The FHM’s “To Life: Rock, Roll, Remember” benefit raised over $556,000 to support its educational and outreach programs
|February 28, 2019 [St. Petersburg, FL] – The Florida Holocaust Museum (The FHM) held its annual To Life benefit at The Vinoy® Renaissance St. Petersburg Resort & Golf Club on Saturday, February 9th. Over 650 supporters of The FHM attended the sold out To Life: Rock, Roll, Remember benefit. The benefit raised over $556,000 to support the Museum’s educational and outreach programs. |
The FHM’s educational and outreach programs are a vital part of its mission. This past year, The FHM reached over 150,000 people inside and outside the museum, including over 75,000 children and over 800 teachers throughout Florida. The benefit, appropriately titled To Life: Rock, Roll & Remember – finding strength through perseverance, highlighted the Museum’s educational and outreach programs, with the overall message that we must remember the Holocaust and ensure that history never repeats itself.
“When I think of the word perseverance, I think of my grandparents. I’m awed by the strength and resolve they exhibited in rebuilding their lives after the horrific and tragic experiences they endured. They never sought pity. It’s a miracle they survived. But that wasn’t enough for them. Not only did they survive, they thrived. They got up every dayafter that and they sought to change things for the better for themselves, their family and for the world,” said Mike Igel, The FHM’s Board Chair. Igel is also the grandson, great-nephew, and nephew of Holocaust Survivors.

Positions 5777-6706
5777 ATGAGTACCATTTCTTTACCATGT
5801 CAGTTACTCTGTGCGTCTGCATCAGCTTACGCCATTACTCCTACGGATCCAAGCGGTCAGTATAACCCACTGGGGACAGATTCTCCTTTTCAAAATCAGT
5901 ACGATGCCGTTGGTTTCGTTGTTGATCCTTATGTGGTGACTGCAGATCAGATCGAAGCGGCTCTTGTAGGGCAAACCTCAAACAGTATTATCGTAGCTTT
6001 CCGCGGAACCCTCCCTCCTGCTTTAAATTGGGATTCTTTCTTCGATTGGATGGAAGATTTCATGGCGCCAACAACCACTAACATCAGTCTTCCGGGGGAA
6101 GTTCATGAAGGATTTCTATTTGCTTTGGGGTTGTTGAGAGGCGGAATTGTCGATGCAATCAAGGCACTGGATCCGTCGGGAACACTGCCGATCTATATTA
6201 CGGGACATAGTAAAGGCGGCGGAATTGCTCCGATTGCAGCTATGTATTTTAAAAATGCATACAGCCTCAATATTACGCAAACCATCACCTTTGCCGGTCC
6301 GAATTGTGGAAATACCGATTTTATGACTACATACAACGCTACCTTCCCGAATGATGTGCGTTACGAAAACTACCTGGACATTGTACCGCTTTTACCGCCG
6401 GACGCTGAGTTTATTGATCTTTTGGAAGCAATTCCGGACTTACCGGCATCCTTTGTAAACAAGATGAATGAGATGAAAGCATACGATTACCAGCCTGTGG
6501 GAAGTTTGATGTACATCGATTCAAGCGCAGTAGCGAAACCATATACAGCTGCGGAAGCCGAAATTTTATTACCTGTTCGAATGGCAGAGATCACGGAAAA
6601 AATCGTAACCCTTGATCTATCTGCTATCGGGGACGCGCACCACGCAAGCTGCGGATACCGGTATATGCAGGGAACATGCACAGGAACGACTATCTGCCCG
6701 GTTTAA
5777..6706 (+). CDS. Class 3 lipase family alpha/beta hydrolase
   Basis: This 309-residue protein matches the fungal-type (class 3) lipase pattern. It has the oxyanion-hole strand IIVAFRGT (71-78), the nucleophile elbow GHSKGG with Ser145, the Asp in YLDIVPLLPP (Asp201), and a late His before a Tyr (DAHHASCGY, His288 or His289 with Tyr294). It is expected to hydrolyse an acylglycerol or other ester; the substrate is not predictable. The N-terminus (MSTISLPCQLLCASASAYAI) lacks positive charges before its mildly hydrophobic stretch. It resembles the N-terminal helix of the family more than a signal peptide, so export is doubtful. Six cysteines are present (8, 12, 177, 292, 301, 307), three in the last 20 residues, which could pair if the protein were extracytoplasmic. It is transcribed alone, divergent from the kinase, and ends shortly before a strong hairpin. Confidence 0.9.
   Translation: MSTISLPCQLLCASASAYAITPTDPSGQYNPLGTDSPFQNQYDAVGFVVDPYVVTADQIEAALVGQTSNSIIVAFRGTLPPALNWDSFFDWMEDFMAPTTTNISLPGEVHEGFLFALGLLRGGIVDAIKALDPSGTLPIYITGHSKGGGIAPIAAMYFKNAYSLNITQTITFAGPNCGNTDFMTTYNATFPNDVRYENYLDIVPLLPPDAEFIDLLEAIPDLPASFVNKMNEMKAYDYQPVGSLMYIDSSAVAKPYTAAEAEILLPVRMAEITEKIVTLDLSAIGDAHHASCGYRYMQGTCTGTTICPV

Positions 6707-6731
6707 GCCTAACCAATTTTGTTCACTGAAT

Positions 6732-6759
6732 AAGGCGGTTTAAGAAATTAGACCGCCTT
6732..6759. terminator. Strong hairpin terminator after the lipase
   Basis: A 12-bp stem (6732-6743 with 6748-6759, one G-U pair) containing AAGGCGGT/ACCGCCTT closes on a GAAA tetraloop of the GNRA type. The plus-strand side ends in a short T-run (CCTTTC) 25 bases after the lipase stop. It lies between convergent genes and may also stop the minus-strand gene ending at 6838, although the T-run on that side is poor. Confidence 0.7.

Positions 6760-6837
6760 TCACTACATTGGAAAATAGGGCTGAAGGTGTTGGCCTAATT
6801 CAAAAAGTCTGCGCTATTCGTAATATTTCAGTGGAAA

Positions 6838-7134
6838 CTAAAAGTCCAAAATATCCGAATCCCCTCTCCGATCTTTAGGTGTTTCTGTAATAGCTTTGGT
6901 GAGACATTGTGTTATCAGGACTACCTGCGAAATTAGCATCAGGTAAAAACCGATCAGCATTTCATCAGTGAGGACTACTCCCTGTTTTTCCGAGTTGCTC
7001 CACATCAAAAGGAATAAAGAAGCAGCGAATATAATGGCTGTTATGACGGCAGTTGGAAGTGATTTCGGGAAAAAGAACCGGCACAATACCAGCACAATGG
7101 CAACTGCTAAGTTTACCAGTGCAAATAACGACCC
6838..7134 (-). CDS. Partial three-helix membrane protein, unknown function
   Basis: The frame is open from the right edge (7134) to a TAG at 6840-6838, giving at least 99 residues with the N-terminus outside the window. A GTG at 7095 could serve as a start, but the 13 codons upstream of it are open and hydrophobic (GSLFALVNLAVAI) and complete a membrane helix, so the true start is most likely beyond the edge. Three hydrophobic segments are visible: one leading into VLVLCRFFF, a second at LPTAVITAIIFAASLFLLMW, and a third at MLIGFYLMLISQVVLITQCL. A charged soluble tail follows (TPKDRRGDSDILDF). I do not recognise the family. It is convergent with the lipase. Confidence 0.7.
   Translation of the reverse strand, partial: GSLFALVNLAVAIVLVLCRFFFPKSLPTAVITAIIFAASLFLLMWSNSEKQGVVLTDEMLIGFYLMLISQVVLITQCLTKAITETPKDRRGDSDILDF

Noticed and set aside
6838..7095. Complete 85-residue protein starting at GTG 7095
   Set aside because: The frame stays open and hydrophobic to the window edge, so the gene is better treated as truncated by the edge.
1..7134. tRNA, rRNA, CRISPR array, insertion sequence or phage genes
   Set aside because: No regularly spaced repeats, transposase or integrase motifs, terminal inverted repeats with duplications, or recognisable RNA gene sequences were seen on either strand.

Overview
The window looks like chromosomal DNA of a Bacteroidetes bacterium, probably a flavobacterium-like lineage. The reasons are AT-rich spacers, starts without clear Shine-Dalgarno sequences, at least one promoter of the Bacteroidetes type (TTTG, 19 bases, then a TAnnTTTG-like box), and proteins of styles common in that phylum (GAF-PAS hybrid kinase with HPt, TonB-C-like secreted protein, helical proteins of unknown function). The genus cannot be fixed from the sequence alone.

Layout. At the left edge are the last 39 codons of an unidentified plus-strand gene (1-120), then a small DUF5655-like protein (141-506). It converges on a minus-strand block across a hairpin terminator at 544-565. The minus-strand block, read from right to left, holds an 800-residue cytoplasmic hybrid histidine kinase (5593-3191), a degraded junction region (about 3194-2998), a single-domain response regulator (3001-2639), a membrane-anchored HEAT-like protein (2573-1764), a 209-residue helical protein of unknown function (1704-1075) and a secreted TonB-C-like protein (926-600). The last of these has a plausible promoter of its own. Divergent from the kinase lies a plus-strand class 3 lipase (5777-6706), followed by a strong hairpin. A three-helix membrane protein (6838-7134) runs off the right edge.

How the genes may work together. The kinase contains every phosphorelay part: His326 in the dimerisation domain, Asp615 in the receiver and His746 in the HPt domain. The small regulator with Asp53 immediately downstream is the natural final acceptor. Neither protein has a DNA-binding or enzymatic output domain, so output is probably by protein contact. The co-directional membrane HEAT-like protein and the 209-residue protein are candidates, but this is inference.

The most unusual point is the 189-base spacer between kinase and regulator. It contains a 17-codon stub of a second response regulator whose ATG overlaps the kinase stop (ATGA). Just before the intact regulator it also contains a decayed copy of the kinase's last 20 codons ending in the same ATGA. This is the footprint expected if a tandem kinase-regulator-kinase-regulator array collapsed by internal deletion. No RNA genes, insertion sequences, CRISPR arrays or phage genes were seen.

The FHM posthumously honored Bill Graham with the 2019 Loebenberg Humanitarian Award. Graham came to America as a young boy, a Holocaust refugee, with only the clothes on his back. Graham came through Ellis Island as an 11-year-old weighing only 55 pounds and he grew into the man who helped launch the careers of countless rock n’ roll artists including the Grateful Dead, Janis Joplin, the Rolling Stones, Jefferson Airplane, and many others. He also spent a large portion of his life saving millions of strangers by staging humanitarian concerts like Live Aid. He had seen evil and injustice and he vowed to make the world a better place. Graham’s sons, David and Alex, accepted the award on his behalf.